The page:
A better understanding of dental microbiology can help you halt the growth of tough pathogens in your patients mouths, resulting in better overall oral health.
Deep below the gum line, where no dental equipment or laser can reach, lives a complex community of bacteria and fungi, whose activities can either promote the health of their host or lead to tissue damage and destruction.6 How can we promote the health of our patients’ dental microbiology, and what determines a healthy outcome versus an eventual tooth extraction?
As a microbiologist, having worked on environmental and healthcare-related microbial biofilms since 1998, I can attest to their durability, dynamism and complexity. It turns out that antibiotics, antiseptics, detergents, ozone, enzymes and physical scaling/planing only make a slight dent in affecting the subgingival biofilm.4 The secrets to biofilm management are much easier than killing the microbes. Rule number one – it is easier to influence the microbial strains that call the biofilm home. Rule number two – the easiest factor to influence is what these strains eat.5,7
Pathogens – they’re tougher than you think
We are all taught about the pathogens, such as Porphyromonas gingivalis, Treponema denticola, Catonella morbi, and others that activate the innate immune system and wreak havoc on the periodontal ligament and the gingival tissue. These organisms have a diverse repertoire of defense mechanisms that make them difficult to effectively combat with ozone, antibiotics, antiseptics and enzymes.6 Surrounding the periodontal ligament, neurons, and blood vessels, they are too deep to be lasered or scraped away.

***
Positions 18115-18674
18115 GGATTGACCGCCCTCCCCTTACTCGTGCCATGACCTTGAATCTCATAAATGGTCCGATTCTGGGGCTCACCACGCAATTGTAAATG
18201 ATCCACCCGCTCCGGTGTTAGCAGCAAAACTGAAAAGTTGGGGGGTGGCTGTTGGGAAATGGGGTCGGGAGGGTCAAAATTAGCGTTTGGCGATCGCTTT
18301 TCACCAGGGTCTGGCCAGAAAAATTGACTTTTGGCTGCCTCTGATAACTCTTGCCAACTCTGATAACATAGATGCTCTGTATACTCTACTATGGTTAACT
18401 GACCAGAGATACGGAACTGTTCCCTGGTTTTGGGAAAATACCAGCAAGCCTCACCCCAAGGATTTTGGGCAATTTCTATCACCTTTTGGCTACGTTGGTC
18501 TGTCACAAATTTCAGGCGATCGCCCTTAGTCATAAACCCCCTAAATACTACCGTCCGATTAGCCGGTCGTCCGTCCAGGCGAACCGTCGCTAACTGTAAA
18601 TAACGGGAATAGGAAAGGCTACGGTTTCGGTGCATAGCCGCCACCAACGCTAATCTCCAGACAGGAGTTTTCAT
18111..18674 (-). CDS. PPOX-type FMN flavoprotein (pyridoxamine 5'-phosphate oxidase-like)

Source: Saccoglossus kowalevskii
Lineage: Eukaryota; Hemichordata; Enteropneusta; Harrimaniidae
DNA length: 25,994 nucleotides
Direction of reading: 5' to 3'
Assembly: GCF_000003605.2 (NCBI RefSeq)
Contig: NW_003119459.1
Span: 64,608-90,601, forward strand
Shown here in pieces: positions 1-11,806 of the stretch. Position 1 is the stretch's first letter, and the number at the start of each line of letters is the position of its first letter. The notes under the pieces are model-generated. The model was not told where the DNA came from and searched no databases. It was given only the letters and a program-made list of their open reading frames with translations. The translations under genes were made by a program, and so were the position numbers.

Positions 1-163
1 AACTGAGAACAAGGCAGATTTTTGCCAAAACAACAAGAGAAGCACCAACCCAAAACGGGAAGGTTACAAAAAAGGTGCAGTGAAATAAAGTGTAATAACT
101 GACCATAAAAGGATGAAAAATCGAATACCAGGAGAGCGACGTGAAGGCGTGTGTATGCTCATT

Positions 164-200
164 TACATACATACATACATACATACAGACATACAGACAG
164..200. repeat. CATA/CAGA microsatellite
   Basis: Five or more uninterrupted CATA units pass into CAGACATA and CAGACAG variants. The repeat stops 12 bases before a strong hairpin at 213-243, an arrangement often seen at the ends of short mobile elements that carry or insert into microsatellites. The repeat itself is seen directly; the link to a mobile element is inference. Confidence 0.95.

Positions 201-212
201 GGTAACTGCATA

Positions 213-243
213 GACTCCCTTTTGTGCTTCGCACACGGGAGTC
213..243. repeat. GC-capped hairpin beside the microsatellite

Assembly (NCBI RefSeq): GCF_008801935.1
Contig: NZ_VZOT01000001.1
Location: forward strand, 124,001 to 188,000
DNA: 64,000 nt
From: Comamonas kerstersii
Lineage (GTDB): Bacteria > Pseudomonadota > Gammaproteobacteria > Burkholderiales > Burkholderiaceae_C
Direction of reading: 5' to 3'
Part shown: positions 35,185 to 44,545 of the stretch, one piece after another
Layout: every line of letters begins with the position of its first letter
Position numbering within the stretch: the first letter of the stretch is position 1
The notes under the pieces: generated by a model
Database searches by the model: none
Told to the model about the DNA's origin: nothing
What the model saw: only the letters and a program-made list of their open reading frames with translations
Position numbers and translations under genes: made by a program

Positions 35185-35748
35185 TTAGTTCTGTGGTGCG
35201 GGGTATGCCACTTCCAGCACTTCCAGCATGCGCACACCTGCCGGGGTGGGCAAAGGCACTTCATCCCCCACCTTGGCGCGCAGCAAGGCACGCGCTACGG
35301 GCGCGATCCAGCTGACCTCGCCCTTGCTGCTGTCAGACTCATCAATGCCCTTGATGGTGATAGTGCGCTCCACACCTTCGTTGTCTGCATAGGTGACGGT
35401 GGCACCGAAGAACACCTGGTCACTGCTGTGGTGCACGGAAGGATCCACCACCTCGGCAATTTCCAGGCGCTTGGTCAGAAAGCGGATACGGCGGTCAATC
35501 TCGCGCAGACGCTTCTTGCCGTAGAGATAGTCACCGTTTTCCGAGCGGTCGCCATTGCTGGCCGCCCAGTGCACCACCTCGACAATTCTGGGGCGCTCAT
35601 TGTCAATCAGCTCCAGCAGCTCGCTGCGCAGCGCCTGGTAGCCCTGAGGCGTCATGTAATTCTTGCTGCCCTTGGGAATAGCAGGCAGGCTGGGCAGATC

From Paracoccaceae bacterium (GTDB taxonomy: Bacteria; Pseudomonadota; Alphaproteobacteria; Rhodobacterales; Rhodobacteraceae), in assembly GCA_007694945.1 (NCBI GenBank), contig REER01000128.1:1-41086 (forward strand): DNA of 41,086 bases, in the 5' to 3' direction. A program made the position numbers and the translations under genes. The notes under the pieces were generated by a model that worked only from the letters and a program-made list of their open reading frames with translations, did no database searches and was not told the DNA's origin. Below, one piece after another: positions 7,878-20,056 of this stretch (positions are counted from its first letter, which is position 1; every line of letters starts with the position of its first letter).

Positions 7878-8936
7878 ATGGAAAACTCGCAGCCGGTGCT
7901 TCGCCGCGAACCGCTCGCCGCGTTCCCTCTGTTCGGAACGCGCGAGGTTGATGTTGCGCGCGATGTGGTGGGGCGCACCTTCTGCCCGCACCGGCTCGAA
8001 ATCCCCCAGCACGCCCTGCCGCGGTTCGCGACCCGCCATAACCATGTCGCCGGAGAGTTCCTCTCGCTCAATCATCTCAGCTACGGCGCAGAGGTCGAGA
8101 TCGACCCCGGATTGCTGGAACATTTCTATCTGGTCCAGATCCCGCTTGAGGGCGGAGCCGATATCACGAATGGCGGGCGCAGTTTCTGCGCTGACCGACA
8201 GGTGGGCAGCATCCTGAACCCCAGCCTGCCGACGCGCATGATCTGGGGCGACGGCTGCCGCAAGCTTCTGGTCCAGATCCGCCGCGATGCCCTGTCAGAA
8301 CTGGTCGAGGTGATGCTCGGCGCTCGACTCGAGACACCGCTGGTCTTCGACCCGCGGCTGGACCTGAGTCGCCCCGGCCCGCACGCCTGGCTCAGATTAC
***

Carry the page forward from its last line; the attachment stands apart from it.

The biggest side effect of these approaches is that the beneficial, health-promoting commensal microbes that also inhabit the subgingival biofilm are really sidelined and unable to do their job of limiting pathogens, regulating healthy immunity and helping to maintain gingival integrity of their host.1-3
An innovative solution
So, what can you do to help your clients? Believe it or not, the most effective approach is to affect what the dental biofilm can eat. We have been working on an approach for harmful biofilms for over 13 years with demonstrated clinical success in humans and pets. Our approach, Selective Microbial Metabolism Regulation Technology (SMMRT)®, uses clinically-validated molecular nutrition to apply nutrient pressure to microbes in a biofilm – specifically designed to: (i) selectively favor the growth of beneficial microbes in the mouth and subgingiva, and (ii) to halt pathogen growth and the production of pathogenic factors that are driven by sugar fermentation. The end result can be best demonstrated in non-toxic dental pathogen reduction (Figure 1) with positive clinical outcomes (Figures 2), ClinicalTrials.gov Identifier: NCT03693027, and for dogs (Figure 3).
For more information on dental microbiology and SMMRT, visit teefhealth.com.